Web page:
Most babies experience teething by the time they’re 4 to 7 months old, though this can vary widely. One of every 2,000 to 3,000 babies are born with teeth, and many dentists aren’t concerned until teeth still haven't erupted by 16 months. The front teeth come first and the molars usually show up last, over a gradual timeline of 3 years. But once any tooth starts to emerge, chances are your baby will let you know, loudly!
Each primary tooth typically takes between three and five days to push through the gums, and depending on the baby, this process can range from painless to downright disagreeable. You might notice swelling around her gums, excessive drooling (and possible accompanying dry skin), and a change in her appetite, or your baby might just seem a little fussier than usual. Other classic signs of teething include chewing or gnawing on things, or pulling on her ear as a way to try to relieve the pressure of teething pain. Diarrhea, rashes, and fever are not signs of teething, and should be treated as possible signs of illness.
Babies under 6 months should avoid topical, over the counter remedies like Orajel, and some parents choose to avoid them altogether. This is because these topical medications can be accidentally swallowed, and the numbing effect in the throat can lead to a choking risk. Teething can also be treated with some simple yet soothing home remedies that don't carry the same risk.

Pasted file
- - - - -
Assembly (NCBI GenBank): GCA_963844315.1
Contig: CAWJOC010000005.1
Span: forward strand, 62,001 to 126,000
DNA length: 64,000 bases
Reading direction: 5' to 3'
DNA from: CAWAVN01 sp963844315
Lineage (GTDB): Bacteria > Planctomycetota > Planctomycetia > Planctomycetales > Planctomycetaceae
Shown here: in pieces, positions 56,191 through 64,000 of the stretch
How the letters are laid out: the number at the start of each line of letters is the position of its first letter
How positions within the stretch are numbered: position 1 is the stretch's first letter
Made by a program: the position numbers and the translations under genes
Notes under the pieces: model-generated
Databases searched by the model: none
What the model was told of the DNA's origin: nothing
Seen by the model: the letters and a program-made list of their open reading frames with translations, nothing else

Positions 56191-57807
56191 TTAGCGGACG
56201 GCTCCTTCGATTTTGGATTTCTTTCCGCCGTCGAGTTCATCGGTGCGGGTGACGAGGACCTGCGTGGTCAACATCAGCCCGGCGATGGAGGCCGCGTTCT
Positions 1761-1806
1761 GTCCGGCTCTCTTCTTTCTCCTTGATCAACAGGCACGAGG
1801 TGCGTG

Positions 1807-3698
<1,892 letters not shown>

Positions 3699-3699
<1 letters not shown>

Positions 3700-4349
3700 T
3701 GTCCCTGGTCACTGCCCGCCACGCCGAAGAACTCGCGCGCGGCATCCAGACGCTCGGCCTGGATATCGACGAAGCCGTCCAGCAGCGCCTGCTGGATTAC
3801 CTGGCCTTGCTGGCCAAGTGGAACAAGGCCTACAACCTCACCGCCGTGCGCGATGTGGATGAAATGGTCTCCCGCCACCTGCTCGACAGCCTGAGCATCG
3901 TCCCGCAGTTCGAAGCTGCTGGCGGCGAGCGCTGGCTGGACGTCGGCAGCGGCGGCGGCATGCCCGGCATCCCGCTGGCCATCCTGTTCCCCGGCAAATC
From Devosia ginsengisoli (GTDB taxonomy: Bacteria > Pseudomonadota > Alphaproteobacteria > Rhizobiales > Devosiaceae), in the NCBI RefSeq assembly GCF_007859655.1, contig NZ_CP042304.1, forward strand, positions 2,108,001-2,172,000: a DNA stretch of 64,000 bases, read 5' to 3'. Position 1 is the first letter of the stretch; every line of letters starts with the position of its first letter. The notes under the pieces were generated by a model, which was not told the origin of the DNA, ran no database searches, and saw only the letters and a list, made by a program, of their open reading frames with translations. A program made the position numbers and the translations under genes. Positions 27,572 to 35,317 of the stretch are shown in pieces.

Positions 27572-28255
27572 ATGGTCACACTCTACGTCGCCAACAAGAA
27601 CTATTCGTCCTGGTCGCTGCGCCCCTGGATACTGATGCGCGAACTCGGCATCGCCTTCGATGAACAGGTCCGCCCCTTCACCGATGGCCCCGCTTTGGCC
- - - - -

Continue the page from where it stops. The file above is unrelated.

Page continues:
Because gum soreness can be the most uncomfortable symptom of teething, many parents find that gently massaging their babies' irritated gums with a clean finger can temporarily numb the pain.
A change in sensation can distract your baby from teething pain. Come mealtime, try offering your baby some chilled water in a bottle (if she has passed the six-month mark). You can also cool down your baby’s food by refrigerating it before mealtime, or by pressing gently on swollen gums with a finger, cool spoon, or wet gauze.
A teething ring can be a fantastic stress reliever for both you and your baby. After all, once the first primary tooth emerges, your baby will want to put it to use! Having a soft ring to chew on will keep your baby happily occupied while the rest of the teeth make their entrance. Even better, you can place the teething ring in the freezer for a cool treat.
When all else fails, sometimes a hefty helping of love can bring your baby to a happier place. After all, a well-timed hug or kiss can melt our stress away well into adulthood. Why not try it when the teething gets tough?